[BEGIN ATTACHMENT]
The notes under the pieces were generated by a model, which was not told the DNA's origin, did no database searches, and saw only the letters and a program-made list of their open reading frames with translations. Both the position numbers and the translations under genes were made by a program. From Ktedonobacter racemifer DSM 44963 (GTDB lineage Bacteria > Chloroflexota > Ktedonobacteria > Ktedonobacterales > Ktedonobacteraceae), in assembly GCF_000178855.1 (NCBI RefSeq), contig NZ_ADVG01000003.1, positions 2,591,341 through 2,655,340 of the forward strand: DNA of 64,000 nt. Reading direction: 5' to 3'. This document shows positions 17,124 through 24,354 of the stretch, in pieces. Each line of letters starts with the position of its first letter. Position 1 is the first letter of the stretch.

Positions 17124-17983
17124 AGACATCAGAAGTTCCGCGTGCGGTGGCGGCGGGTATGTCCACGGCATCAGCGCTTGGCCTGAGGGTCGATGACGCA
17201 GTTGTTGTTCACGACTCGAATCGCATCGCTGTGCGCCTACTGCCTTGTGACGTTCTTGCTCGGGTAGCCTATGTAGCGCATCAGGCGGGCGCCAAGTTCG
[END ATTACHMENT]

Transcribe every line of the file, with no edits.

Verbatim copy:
The notes under the pieces were generated by a model, which was not told the DNA's origin, did no database searches, and saw only the letters and a program-made list of their open reading frames with translations. Both the position numbers and the translations under genes were made by a program. From Ktedonobacter racemifer DSM 44963 (GTDB lineage Bacteria > Chloroflexota > Ktedonobacteria > Ktedonobacterales > Ktedonobacteraceae), in assembly GCF_000178855.1 (NCBI RefSeq), contig NZ_ADVG01000003.1, positions 2,591,341 through 2,655,340 of the forward strand: DNA of 64,000 nt. Reading direction: 5' to 3'. This document shows positions 17,124 through 24,354 of the stretch, in pieces. Each line of letters starts with the position of its first letter. Position 1 is the first letter of the stretch.

Positions 17124-17983
17124 AGACATCAGAAGTTCCGCGTGCGGTGGCGGCGGGTATGTCCACGGCATCAGCGCTTGGCCTGAGGGTCGATGACGCA
17201 GTTGTTGTTCACGACTCGAATCGCATCGCTGTGCGCCTACTGCCTTGTGACGTTCTTGCTCGGGTAGCCTATGTAGCGCATCAGGCGGGCGCCAAGTTCG